Immunizations Needed for Traveling to China

Immunizations Needed for Traveling to China
For outdoors enthusiasts, traveling through China can be a fun and rewarding experience. With its vast panoramic landscapes, beautiful waterfalls and endless rice terraces, travelers to China are sure to be left with lifelong memories. Before leaving for China, certain preventative measures, precautions and immunizations should be taken to ensure a safe, healthy trip and return.


Visitors to China are not required to have any specific immunizations for general travel. One exception is for travelers arriving from countries where yellow fever is present; they are required to have had the yellow fever vaccination and must have proof of this on arrival.



It is recommneded that travelers update routine immunizations before departure. Tetanus and diphtheria (DPT), polio and measles, mumps and rubella (MMR) fall within this category.

Recommended--Hepatitis A and B

Hepatitis A vaccinations are recommended for all travelers no matter the nature of travel. Hepatitis is easily contracted through contaminated water and food; thus, protection is important. Hepatitis B vaccinations are highly recommended for those whose travel plans include the possibility of exposure to bodily fluids or blood (sex with a local, volunteer work, medical treatment).


For those traveling to smaller villages and the countryside, a typhoid vaccination is recommended because of possible exposure through infected food and water.


Rabies immunizations are important when travel plans include the outdoors. Travel to rural areas, national parks and participating in outdoors activities (biking, hiking, camping) that put visitors in close proximity to wild animals, particularly bats, dogs and monkeys, increase the risk of a rabies infection.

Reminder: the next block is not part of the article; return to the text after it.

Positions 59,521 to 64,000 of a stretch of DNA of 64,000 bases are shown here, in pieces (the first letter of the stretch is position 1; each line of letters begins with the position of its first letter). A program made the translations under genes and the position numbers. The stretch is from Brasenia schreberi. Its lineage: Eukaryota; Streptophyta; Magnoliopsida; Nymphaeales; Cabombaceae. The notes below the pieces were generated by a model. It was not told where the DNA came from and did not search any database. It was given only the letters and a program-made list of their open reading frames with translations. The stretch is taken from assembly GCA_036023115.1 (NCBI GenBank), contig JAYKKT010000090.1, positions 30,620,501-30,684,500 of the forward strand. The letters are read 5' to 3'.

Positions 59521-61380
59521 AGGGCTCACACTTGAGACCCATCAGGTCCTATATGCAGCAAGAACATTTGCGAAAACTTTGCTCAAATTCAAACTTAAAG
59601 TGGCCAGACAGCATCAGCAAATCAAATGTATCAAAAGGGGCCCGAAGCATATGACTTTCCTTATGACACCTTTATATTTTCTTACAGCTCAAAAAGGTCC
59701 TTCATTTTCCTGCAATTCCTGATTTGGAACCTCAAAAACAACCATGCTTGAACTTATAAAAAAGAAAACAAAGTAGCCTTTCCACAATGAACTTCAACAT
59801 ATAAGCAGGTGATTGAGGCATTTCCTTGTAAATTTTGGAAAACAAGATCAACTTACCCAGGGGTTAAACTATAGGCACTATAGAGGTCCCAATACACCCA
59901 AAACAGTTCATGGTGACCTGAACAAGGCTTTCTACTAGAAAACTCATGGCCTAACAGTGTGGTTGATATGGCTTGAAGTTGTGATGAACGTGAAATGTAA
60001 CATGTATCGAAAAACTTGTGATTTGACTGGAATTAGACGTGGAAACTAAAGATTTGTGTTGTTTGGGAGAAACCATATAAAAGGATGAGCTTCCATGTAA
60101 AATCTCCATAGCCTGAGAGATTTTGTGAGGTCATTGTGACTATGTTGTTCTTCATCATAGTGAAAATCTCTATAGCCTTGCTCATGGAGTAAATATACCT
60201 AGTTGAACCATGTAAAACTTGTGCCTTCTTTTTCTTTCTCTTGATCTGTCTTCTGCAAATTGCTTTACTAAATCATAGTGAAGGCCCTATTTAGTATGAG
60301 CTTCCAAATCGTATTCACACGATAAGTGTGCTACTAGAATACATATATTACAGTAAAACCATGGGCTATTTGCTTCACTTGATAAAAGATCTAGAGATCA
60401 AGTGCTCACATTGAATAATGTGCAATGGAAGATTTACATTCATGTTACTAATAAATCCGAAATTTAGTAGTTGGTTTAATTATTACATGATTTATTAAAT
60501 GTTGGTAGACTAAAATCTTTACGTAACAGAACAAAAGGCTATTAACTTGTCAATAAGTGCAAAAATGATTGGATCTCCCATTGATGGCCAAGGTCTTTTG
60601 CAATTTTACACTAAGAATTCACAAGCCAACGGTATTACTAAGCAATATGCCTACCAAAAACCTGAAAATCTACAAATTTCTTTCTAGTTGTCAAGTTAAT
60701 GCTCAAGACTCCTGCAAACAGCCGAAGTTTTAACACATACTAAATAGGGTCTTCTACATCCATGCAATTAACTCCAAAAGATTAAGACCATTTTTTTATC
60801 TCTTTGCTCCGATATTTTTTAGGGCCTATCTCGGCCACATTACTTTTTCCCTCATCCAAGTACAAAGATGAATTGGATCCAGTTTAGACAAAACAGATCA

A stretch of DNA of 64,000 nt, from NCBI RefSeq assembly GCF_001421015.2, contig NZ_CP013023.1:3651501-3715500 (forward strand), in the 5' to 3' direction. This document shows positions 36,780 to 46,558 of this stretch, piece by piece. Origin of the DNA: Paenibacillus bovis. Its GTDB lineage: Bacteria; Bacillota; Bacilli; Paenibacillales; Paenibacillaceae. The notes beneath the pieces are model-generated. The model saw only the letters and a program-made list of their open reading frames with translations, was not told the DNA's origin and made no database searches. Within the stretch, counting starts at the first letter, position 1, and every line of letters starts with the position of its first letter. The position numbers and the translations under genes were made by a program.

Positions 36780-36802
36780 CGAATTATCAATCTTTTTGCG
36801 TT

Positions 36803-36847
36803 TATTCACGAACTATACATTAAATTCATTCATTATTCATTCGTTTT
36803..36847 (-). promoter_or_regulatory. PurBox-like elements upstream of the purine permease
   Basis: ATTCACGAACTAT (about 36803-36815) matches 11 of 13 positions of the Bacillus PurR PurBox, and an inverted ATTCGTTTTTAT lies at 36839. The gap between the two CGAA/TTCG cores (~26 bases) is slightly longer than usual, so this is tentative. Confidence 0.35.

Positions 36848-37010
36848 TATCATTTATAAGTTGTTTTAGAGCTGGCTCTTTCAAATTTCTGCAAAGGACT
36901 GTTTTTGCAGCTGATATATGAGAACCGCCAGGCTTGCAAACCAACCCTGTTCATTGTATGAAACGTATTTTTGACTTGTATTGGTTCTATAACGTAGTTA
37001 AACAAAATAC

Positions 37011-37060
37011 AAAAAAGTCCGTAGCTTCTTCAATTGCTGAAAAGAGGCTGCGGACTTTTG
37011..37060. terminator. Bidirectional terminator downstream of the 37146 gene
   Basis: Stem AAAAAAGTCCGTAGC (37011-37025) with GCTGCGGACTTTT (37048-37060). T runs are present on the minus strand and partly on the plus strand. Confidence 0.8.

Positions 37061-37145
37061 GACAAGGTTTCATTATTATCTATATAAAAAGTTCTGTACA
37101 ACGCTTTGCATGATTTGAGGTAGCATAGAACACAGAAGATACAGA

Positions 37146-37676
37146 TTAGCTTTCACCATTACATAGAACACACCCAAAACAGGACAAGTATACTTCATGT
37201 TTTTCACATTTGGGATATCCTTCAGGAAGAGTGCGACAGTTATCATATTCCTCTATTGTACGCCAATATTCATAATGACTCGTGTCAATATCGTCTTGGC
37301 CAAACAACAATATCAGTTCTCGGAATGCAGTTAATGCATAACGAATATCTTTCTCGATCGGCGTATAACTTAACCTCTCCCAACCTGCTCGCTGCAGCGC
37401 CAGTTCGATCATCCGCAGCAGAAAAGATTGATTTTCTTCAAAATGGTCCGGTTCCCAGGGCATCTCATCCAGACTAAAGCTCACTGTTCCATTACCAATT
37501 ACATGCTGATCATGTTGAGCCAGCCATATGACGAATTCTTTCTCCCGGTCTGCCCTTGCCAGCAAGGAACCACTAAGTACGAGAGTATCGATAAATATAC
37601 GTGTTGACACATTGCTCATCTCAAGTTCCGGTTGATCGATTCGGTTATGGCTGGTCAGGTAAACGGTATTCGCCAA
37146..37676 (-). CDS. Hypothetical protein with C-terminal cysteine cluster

Recommended--Japanese encephalitis

The Japanese encephalitis immunization is recommended only if visitors plan to travel to rural areas of China that currently report an outbreak of the disease. Infection rates are extremely low (fewer than 40 cases in the past 40 years in all of Asia), making the need for this immunization rare.


Taking precautions against malaria is recommended for travelers to the rural countryside of the Hainan, Yunnan and Anhui provinces. There is no immunization for malaria, but numerous antimalarial drugs such as Mefloquine and chloroquine are available. Check with a doctor before taking any medication, as side effects are common. Other preventive measures include wearing long clothing, using an insect repellant and not using perfumes and after-shaves with strong aromas.


Article Written By Patrick M. Lind

Patrick M. Lind has been freelance writing since 2007 and has worked as an editor and journalist for He received a Master of Arts in history from the University of Amsterdam in the Netherlands and has traveled extensively throughout the United States, Europe, Asia and Middle East.

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